The carpal tunnel is a narrow passageway in the wrist, about an inch wide. The floor and sides of the tunnel are formed by small wrist bones called carpal bones. The roof of the tunnel is called the transverse carpal ligament. Because these boundaries are very rigid, the carpal tunnel has little capacity to "stretch" or increase in size. Inside this tunnel are the tendons of the thumb and fingers, and the median nerve. This nerve provides feeling in the thumb and fingers and controls the muscles around the base of the thumb. Carpal tunnel syndrome (CTS) occurs when the tunnel becomes narrowed or when tissues surrounding the tendons swell, compressing the median nerve.
Repetitive use of the hands- like typing or texting - is a common cause of local inflammation in the carpal tunnel. Another key component is systemic inflammation, which can cause swelling throughout the body. This only makes matters worse.
Many people turn to surgical intervention for help with CTS. This is an extreme, painful, costly solution that does not guarantee long term pain relief. Hormonal changes during pregnancy, diabetes, rheumatoid arthritis, and thyroid gland imbalance are conditions that the American Academy of Orthopedic Surgeons associates with carpal tunnel syndrome. As you can see- the contributing factors can be complex and involve many different parts of our bodies and lifestyle. Changes in lifestyle and physiology can take time. Acupuncture can help increase the effectiveness of systemic therapies while at the same time helping to alleviate pain. A study published last year describes a few surprising details of just how it works.
Carpal tunnel syndrome causes measurable, physiological changes in the body. Sufferers experience a slowdown of nerve impulses traveling across the wrist. They also experience destructive changes in the somatosensory cortex, the part of the brain responsible for the sense of touch. Nerve signals from the hand become “blurred.” Vitaly Napadow, associate professor for Biomedical Imaging at Massachusetts General Hospital and Harvard Medical School, and the lead author of a study on acupuncture and CTS describes his amazing findings: “Brain cells that usually respond to touch signals from individual fingers start to respond to signals from multiple fingers, he says. After a series of Acupuncture treatments, participants reported improvements in pain and numbness. Those who had acupuncture for the affected arm also experienced significant brain remapping, Napadow says. Before-and-after MRI scans showed that some of the carpal-tunnel related damage to their somatosensory cortexes had been repaired. In addition to this, nerve conduction studies revealed that median nerve function was being repaired as well.”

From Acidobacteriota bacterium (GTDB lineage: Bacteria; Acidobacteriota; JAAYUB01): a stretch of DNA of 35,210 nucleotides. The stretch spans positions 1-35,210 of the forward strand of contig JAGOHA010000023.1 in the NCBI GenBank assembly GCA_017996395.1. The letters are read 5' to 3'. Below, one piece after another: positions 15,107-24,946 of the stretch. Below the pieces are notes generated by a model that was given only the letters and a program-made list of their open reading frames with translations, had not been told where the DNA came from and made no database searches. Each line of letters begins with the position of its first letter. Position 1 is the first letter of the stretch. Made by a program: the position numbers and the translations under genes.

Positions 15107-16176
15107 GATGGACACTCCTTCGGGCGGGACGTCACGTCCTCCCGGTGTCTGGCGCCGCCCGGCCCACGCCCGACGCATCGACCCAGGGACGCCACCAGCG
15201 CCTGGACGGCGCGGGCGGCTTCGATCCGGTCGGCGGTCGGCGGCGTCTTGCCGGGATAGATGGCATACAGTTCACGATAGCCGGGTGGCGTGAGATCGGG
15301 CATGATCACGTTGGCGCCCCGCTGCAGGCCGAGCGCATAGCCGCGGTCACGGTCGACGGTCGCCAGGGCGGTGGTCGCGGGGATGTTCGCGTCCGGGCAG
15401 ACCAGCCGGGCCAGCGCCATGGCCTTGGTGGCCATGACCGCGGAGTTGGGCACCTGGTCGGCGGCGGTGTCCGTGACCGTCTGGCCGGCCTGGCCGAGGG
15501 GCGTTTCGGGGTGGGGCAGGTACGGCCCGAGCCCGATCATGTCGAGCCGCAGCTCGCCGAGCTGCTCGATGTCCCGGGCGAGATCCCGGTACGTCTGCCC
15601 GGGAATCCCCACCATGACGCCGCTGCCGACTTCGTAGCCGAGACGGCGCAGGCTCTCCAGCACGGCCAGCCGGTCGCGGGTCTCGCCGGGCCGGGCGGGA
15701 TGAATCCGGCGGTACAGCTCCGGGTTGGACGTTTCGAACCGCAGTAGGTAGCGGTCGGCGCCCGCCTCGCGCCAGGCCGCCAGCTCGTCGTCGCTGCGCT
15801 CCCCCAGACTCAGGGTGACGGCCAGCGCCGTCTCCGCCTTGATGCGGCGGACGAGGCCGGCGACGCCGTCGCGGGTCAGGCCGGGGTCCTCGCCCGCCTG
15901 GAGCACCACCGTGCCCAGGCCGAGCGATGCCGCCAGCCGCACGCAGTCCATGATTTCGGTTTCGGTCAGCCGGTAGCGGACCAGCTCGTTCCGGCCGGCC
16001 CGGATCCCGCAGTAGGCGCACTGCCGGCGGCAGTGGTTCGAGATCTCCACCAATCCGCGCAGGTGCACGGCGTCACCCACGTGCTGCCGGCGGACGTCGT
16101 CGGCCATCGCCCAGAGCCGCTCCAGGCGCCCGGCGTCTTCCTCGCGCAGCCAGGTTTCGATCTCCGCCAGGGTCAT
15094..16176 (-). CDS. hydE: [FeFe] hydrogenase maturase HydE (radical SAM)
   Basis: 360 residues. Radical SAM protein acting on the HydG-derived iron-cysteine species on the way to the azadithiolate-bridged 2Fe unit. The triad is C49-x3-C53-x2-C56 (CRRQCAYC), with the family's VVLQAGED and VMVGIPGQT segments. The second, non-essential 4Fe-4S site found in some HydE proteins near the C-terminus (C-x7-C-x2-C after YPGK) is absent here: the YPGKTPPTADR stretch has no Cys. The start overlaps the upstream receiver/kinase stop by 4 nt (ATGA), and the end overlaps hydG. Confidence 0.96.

People who got acupuncture seemed to have longer term benefits, too. At a three-month follow-up, people who experienced this type of brain remapping were more likely to report sustained improvement in function—and in symptoms like pain, numbness, and tingling—than those who didn’t. Are you experiencing discomfort in your hand and wrist? Weak, numb or tingling fingers? You may be experiencing carpal tunnel syndrome. Acupuncture can help.
© 2018 Kristina D. Allred, M.S.O.M., L.Ac., Dipl. Ac. (NCCAOM)
M.S. Oriental Medicine
Dipl. Ac. (NCCAOM)
Kristina Allred holds a Master of Science degree in Acupuncture and Traditional Chinese Medicine, is a Licensed Acupuncturist, and is board certified in acupuncture by the National Certification Commission for Acupuncture and Oriental Medicine. She has extensive experience in nutrition as well as herbal medicine. Kristina is a “Health Detective,” she looks beyond your symptom picture and investigates WHY you are experiencing your symptoms in the first place. Kristina’s background also includes working in organic agriculture and as a chef. Kristina is currently accepting new patients and offers natural health care services and whole food nutritional supplements at Vital Health in Coeur d’ Alene. Visit our website at www.vitalhealthcda.com to learn more about Kristina, join our e-mail list and read other informative articles. Kristina can be reached at 208-765-1994 or firstname.lastname@example.org and would be happy to answer any questions regarding this topic.